Malware and Desktop-Based Security Software

Monday, October 11, 2010

Eli Talmor

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Recent malware attacks require additional review of resiliency of desktop-based security software products, for example PGP.

PGP was originally developed for protecting data in transit from being intercepted by un-intended persons.

PGP desktop-based software, incorporating RSA private-public keys crypto algorithms and was developed in 1991 to protect data in transit.

Indeed, in 1996, cryptographer Bruce Schneier characterized an early version as being “the closest you’re likely to get to military-grade encryption.”

There are many publications showing that brute-force attacks on PGP encryption are failing to achieve their goal to break in.

There is also a growing evidence that malware will be able to by-pass these defenses without the need to crack RSA algorithms.

Malware is known to circumvent algorithmic defenses during user activities.

The same may be true in the case of PGP. Breach of desktop-based security software may occur upon “unwilling user cooperation”.

For example PGP security is based on password-protection of private key, stored on the desktop.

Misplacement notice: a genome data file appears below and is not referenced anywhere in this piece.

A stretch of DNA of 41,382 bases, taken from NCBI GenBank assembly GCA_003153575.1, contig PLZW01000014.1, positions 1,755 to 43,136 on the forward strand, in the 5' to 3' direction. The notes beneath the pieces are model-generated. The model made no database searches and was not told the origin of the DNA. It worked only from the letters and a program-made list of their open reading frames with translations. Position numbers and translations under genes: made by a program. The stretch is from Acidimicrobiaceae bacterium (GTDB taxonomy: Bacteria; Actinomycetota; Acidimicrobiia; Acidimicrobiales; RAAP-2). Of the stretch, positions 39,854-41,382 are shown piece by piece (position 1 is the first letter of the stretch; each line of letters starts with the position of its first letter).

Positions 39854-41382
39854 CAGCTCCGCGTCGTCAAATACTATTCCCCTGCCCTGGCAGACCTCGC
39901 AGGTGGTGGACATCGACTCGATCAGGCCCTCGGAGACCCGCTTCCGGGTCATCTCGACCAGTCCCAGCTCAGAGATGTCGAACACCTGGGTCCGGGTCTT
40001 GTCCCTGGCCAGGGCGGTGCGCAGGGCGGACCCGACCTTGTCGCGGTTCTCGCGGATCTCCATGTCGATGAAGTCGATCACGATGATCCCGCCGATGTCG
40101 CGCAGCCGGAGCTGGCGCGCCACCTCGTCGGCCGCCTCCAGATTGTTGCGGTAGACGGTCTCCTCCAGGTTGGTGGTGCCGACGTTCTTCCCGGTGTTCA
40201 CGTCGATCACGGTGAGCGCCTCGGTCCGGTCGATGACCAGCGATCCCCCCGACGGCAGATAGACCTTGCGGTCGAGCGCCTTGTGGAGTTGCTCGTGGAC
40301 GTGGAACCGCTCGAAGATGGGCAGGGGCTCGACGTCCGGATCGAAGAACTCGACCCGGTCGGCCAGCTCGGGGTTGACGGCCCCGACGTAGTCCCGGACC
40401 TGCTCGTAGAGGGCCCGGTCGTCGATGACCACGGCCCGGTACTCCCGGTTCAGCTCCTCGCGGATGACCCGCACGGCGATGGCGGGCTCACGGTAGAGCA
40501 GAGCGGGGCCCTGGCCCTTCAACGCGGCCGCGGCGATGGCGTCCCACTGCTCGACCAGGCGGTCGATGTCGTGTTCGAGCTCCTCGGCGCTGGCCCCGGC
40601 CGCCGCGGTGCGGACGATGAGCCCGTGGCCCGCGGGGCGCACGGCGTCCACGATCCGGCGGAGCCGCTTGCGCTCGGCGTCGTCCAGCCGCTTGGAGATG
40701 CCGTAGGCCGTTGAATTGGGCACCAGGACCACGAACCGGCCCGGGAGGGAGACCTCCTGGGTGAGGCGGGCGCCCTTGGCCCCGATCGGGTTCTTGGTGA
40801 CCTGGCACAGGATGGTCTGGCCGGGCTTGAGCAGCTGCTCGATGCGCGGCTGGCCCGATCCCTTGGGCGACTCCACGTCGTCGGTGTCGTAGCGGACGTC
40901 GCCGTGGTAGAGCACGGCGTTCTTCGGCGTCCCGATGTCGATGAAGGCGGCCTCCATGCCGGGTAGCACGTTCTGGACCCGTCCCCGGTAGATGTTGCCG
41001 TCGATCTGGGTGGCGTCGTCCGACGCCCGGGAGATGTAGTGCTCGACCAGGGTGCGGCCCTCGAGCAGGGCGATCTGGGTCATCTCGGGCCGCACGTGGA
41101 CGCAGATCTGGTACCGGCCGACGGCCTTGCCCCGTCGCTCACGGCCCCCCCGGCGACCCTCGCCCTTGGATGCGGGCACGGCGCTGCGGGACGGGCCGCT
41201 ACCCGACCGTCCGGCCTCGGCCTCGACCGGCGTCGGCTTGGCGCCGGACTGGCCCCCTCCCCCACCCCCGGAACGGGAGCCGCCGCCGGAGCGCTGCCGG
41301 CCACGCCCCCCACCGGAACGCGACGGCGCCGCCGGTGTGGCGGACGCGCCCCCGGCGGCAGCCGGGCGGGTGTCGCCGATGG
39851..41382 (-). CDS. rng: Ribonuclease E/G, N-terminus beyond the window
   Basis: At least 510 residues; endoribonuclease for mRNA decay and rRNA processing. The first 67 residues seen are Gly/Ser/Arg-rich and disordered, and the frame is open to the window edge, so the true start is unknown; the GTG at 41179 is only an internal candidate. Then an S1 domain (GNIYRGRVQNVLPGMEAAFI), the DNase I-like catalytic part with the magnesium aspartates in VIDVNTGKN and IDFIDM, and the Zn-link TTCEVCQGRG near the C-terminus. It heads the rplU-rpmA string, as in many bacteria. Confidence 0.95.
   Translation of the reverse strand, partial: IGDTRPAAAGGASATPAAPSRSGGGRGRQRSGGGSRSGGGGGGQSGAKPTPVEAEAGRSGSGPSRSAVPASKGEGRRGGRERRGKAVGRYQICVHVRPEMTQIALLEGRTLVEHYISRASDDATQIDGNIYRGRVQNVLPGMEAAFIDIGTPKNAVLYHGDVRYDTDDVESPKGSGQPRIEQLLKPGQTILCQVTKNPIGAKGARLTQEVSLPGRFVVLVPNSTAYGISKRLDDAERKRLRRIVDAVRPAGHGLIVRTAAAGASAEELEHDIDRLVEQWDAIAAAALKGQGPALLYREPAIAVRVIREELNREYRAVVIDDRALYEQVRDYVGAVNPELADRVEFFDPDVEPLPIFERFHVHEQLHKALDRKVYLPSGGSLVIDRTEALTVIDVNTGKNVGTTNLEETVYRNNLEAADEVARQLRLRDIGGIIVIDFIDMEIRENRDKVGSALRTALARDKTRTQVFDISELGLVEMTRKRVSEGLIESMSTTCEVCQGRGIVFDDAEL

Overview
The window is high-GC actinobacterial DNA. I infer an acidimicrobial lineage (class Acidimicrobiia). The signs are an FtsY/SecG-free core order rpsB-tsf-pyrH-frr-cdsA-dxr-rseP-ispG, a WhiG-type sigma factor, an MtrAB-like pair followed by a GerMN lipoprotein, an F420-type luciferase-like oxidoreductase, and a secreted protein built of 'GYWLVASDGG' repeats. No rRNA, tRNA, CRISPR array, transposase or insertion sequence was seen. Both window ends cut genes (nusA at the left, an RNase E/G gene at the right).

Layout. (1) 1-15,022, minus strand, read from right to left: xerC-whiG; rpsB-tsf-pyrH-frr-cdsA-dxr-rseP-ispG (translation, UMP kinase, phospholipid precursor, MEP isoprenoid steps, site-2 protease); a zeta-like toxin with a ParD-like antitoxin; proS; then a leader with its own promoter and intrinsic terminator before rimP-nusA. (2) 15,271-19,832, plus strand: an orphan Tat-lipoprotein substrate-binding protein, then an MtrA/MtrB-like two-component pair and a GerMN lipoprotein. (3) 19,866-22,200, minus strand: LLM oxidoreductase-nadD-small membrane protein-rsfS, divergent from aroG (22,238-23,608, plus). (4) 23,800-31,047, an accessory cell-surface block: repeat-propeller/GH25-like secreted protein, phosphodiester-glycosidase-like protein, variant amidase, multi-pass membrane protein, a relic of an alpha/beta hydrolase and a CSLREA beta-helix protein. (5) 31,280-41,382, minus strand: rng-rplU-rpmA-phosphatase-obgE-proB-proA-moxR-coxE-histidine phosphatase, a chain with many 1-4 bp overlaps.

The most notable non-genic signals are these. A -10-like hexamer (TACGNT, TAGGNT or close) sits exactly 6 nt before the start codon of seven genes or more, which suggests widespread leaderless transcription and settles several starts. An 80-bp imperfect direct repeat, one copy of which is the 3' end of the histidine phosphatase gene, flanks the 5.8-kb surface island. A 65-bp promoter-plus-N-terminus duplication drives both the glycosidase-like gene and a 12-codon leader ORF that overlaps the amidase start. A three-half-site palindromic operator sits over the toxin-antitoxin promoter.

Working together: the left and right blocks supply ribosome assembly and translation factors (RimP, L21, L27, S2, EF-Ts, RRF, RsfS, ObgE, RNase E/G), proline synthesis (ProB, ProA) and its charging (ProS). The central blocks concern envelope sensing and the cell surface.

Therefore, malware including password recording using key-logger and/or dll injection for private key hijacking, such as described at http://www.securityfocus.com/archive/1/513596, will be able to perform security breach.

Any desktop-based security software must be resilient to these kind of attacks to be applicable in today’s environment.

Client-server security software can make these kind of attacks obsolete.

Cross-posted from http://sentry-com.net/blog

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Ray Tan Besides AV, firewall,IPS/IDS, you need to check the traffic from time to time, make sure that the data in transit are encrypted well, all connections are authorized.
Packet sniffer is a must for network security, of course.
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